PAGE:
Decluttering and the Stories We Tell Ourselves

I need to buy a new computer this year.

I have a six-year-old Mac with a 512K hard drive and it’s not long for this world.  I was planning to upgrade to a terabyte of memory, but was shocked to learn that doubling the memory would cost me $400! This quickly made me wonder how much storage space I really needed.  If you’ve been reading for a while you know that I’m minimizing the rest of my life, so why not minimize my hard drive, or at least not increase its size?

So, I’ve taken on the challenge of freeing up space and I’ve been reviewing, refiling and most importantly releasing computer files. Overall the process hasn’t been too hard and I’ve released hundreds of space gobbling pdfs, old business forms and even pictures.

There have been some files I’ve come across though that have been harder to deal with than others, like the one titled “Old Blog Postings to Convert” which dated back to my last website conversion years ago. I kept the file because I thought I might recycle the content at some point. (If you recognize this as the “I might want to use this someday” clutter-maintaining defense, you’re right!)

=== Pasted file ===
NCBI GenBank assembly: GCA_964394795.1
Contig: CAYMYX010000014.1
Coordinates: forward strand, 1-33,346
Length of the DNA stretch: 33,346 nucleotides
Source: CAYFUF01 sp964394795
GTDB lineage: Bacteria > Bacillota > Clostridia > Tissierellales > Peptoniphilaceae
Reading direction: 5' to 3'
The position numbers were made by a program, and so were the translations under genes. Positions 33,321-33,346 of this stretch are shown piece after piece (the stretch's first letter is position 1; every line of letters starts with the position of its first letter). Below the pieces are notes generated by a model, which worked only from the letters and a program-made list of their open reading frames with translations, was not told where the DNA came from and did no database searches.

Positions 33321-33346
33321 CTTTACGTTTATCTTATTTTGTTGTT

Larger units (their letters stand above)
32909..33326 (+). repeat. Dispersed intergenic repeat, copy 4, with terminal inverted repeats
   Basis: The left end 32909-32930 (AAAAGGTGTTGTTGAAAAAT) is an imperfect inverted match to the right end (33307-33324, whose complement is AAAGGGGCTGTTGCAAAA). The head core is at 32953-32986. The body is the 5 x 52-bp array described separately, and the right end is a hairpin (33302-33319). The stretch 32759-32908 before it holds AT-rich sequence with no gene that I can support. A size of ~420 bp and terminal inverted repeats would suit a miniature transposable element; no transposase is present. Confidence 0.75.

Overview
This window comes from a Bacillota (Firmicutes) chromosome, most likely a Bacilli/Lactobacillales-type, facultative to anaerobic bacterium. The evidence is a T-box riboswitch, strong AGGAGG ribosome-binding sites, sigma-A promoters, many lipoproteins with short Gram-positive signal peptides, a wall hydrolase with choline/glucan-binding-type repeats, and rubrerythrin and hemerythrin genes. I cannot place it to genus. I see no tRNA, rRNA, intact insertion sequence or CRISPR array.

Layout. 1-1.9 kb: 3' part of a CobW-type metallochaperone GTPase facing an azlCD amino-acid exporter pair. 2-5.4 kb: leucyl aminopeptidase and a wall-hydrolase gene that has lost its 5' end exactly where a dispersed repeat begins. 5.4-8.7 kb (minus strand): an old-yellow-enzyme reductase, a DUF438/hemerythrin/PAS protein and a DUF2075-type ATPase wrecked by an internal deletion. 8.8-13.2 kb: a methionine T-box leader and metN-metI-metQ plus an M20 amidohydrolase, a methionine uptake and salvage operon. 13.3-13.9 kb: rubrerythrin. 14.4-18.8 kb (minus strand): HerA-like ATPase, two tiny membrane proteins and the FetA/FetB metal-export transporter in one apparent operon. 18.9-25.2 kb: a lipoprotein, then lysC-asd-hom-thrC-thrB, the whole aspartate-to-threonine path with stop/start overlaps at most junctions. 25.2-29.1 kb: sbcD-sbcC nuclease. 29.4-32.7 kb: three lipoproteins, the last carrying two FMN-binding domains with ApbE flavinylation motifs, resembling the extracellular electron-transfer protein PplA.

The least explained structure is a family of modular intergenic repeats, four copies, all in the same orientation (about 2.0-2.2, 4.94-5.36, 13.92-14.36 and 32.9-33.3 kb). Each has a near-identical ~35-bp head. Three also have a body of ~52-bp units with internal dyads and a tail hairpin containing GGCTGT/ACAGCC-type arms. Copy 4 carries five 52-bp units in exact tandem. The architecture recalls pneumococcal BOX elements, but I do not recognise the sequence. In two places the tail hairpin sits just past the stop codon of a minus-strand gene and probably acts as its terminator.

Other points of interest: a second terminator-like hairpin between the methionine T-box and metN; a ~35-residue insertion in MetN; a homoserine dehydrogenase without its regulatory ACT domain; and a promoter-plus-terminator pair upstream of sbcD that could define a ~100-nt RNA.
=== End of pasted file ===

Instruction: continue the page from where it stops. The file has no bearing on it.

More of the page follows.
The truth is I hadn’t looked at the file in years. As I considered just deleting it, I was stopped by the voice in my head “You can’t trash all of those pages of writing! You worked so hard on them! There may be something of value in there!” (Yes, another clutter-maintaining defense attempting to rescue this file from the virtual trash can.)

Even though I hadn’t looked at the file in years, I knew it was going to be hard to review those postings. Writing has always been challenging for me and deleting what I’ve written can be even more challenging.

As I opened the file, I felt the muscles in my neck and shoulders tensing up.

The writer Stephen King’s famous quote came to mind: ““Kill your darlings, kill your darlings, even when it breaks your egocentric little scribbler’s heart, kill your darlings.” (It didn’t really make me feel any better about the process, but it seemed appropriate given the circumstances.)